Degenerative Disc Disease

 

 

Overview

This condition is a weakening of one or more vertebral discs, which normally act as a cushion between the vertebrae. This condition can develop as a natural part of the aging process, but it may also result from injury to the back.



Disc Wall Tears
Degenerative disc disease typically begins when
small tears appear in the disc wall, called the
annulus. These tears can cause pain.

Disc Wall Heals
When the tears heal, creating scar tissue that is not
as strong as the original disc wall. If the back is
repeatedly injured, the process of tearing and
scarring may continue, weakening the disc wall.

Disc Center Weakens
Over time, the nucleus (or center) of the disc
becomes damaged and loses some of its water
content. This center is called the pulposus, and its
water content is needed to keep the disc
functioning as a shock absorber for the spine.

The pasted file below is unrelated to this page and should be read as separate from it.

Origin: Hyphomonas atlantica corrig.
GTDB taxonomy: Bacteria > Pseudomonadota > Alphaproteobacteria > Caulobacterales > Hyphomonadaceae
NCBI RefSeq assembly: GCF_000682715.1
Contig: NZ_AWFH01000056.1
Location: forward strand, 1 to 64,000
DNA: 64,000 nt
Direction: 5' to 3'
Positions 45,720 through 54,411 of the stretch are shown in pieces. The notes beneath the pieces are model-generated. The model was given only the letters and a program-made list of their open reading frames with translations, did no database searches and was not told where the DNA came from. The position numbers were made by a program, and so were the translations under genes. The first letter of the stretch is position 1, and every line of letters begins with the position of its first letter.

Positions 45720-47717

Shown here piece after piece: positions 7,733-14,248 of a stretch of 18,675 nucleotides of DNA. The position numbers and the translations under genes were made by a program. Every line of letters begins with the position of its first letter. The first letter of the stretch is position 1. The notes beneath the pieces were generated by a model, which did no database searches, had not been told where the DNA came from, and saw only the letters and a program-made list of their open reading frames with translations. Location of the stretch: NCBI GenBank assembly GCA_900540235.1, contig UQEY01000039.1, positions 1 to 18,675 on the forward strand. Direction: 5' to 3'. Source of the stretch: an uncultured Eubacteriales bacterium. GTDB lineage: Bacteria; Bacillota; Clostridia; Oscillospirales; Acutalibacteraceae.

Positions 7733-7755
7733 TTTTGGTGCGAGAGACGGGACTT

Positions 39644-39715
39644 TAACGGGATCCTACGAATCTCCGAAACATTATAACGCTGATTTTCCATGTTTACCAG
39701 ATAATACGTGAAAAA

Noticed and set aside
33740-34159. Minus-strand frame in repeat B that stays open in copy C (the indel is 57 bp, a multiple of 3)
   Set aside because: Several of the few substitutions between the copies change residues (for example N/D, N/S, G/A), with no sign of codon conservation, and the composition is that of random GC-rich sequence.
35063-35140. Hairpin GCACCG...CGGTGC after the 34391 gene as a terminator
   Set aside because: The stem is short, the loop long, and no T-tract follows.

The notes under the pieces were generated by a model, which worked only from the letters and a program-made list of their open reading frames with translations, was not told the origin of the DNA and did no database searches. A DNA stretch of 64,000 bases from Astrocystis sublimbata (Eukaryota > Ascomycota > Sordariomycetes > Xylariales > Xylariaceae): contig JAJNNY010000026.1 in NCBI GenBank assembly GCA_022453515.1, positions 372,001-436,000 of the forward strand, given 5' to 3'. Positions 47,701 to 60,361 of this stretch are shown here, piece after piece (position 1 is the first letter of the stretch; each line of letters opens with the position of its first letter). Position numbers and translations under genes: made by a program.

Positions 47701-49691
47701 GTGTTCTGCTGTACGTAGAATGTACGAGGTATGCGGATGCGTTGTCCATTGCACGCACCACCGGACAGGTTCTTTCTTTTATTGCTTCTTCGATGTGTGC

Nucleus Collapses
Unable to act as a cushion, the nucleus collapses.
The vertebrae above and below this damaged disc
slide closer together. This improper alignment
causes the facet joints – the areas where the
vertebral bones touch – to twist into an unnatural
position.

Bone Spurs Form
In time, this awkward positioning of the vertebrae
may create bone spurs. If these spurs grow into the
spinal canal, they may pinch the spinal cord and
nerves (a condition called spinal stenosis). The site
of the injury may be painful.

Symptoms
Some people experience pain, numbness or
tingling in the legs. Strong pain tends to come and
go. Bending, twisting and sitting may make the pain
worse. Lying down relieves pressure on the spine.